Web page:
Wayétu Moore on Using Storytelling to Find the Good Amid the Grim
From the Thresholds Podcast, Hosted by Jordan Kisner
This is Thresholds, a series of conversations with writers about experiences that completely turned them upside down, disoriented them in their lives, changed them, and changed how and why they wanted to write. Hosted by Jordan Kisner, author of the new essay collection, Thin Places, and brought to you by Lit Hub Radio.
In this episode, Wayétu Moore, author of the memoir The Dragons, the Giant, the Women, discusses the continuum of racism through generations, wearing heartbreak as a badge, and returning to Liberia after fleeing the war as a child.
From the interview:
Jordan Kisner: It’s so striking in the book, the way you describe how your father and your grandmother were able to minimize or cushion some of the horror of the war you were experiencing as a five-year-old by re-narrating it to you, by telling it as a story that was something that you as a five-year-old could digest and handle. Obviously, there are limits to what they could do. They couldn’t not make you be walking past people lying in the side of the road, but they could tell you they were sleeping.
One way that I read your memoir is as a writer coming to terms with maybe, too, what we would call for this podcast threshold experiences. Of having to—I don’t know if you would call it a loss-of-innocence experience—of realizing that the story of what happened when you all were leaving Liberia was not quite exactly the story that your father and your grandmother were able to narrate to you as it was happening. And then also a secondary loss of innocence about realizing that the story you had been told about what America was going to be for you was going to be abraded or tainted or traumatized by racism. I wonder how you think about the storytelling your parents did around those two moments.
Wayétu Moore: When I talk to my dad, specifically now, about his methods, I mean, he fully commits to his lies. He says, of course, that’s what you would do. If you have young children, you’re gonna always be finding a way to cope and to dilute some of these experiences. And coincidentally, the stories around the war didn’t end when the war ended. Growing up, if we were at a family reunion or in a space where my dad was gathered with his friends—which was rare because we weren’t raised around other Liberians, other Africans, period—then it was always Liberia seemed like this fairy tale place. “Oh, remember, we would go to the river and jump off of this. And the river was always so deep, and that one time it carried us away. It carried me two miles down!”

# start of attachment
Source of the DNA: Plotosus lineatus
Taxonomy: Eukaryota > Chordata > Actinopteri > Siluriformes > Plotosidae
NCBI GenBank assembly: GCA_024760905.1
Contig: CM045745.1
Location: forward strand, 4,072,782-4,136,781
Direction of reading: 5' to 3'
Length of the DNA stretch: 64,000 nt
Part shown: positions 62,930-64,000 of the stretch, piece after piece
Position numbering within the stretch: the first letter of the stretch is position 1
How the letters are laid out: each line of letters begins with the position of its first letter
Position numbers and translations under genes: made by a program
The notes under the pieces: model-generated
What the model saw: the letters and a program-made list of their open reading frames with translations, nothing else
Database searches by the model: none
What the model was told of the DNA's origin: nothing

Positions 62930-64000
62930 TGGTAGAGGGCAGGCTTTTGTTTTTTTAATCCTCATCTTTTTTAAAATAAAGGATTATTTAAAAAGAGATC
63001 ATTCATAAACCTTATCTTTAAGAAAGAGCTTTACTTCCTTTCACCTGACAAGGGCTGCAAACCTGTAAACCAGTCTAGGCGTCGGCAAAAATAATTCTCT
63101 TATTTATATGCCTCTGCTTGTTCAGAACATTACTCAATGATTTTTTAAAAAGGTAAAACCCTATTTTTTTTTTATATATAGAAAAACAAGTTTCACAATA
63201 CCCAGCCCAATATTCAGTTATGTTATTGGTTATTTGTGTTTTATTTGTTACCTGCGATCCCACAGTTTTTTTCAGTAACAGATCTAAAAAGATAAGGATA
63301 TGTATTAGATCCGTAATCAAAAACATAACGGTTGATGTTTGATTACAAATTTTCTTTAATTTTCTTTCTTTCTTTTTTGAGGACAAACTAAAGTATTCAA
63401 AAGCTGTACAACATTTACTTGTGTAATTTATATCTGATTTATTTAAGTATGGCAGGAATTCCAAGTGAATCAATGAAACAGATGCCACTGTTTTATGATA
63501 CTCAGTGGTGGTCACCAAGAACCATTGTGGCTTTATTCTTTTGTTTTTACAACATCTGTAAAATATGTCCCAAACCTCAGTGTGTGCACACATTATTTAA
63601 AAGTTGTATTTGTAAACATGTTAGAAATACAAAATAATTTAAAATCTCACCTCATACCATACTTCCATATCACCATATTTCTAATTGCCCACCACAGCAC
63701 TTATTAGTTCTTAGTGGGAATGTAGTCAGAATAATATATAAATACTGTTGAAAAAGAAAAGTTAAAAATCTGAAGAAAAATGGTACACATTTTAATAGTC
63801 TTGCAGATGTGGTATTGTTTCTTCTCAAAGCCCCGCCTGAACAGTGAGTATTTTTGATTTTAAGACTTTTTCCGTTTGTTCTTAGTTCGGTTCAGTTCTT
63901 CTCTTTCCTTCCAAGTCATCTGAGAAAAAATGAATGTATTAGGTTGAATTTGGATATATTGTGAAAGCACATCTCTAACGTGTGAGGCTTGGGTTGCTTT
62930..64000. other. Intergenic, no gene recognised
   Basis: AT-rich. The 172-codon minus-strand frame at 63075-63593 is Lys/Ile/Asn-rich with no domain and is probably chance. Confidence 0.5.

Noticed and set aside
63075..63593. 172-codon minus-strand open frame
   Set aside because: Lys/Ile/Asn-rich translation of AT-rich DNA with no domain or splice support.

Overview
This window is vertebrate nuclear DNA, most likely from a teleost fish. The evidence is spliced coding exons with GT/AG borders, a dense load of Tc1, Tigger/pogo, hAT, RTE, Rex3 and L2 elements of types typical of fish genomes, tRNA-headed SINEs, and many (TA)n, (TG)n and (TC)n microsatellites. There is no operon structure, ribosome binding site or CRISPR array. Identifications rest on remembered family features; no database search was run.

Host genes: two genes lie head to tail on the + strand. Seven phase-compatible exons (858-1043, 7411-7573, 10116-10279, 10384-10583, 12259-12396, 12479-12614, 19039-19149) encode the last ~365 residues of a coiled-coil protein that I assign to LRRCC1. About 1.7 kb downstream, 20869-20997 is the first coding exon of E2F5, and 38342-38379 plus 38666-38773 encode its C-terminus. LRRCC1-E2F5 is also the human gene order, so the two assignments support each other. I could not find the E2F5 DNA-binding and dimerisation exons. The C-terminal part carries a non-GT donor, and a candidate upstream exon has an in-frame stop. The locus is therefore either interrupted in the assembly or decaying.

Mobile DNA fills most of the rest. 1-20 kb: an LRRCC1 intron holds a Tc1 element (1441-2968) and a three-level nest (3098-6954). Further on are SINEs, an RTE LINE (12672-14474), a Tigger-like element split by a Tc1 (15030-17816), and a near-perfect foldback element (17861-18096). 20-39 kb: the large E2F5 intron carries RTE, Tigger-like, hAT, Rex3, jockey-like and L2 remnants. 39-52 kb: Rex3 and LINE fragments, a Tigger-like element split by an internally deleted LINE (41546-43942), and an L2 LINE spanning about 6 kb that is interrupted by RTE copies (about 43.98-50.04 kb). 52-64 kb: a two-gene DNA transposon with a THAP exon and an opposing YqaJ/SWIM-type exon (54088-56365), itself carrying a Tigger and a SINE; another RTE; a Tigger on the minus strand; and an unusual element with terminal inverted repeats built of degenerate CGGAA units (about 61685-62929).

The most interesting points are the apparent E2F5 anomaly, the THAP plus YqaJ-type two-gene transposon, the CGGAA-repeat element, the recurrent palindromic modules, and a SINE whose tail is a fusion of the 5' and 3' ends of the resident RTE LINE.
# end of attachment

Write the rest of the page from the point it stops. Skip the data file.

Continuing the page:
The way that they spoke about this place was with such reverence and joy that I couldn’t help but to see Liberia, in spite of what we had been through, as a place that I wanted to and had to return to. I think in many ways, storytelling has been used and continues to be used in my family as a tool for reconciling some of the grim realities of our world. Using the wideness and the flexibility of stories to not just make sense of what’s happening, but make joy of what is happening.
In comparison to what’s happening here, the way that stories inspired me to make sure that even as a Black immigrant—so first of all, my paternal family can link their history, I can link my history, to American slavery, which is not the case for many Africans. But my father, he would use stories based on obviously truth of the diaspora of Pan-Africanism to connect the dots and make sure that I was always looking at being Black as an international body. I was part of something, and I was part of a struggle that is similar in these different places I found myself in. His stories definitely contributed to that as well.
When people ask me about stories, the fantasies and some of the magical elements of how the war and how different things in my life were explained to me, I credit that to how I then tell stories. I’m always sort of looking for the vastness and searching for the joy between the lines. That is something that has been a great privilege, to have had that introduction. And so then, when I approach not just the oral tradition but the written tradition, I feel like I’m searching for those golden threads in the same ways they were presented to me.
This episode is brought to you by: Betterhelp. Get 10% off your first month by visiting betterhelp.com/thresholds; What Happens at Night by Peter Cameron, now available wherever you get books from Catapult; and, Luster by Raven Leilani, now available from FSG.
Wayétu Moore is the author of She Would Be King and the founder of One Moore Book. She is a graduate of Howard University, Columbia University, and the University of Southern California. She lives in Brooklyn, New York.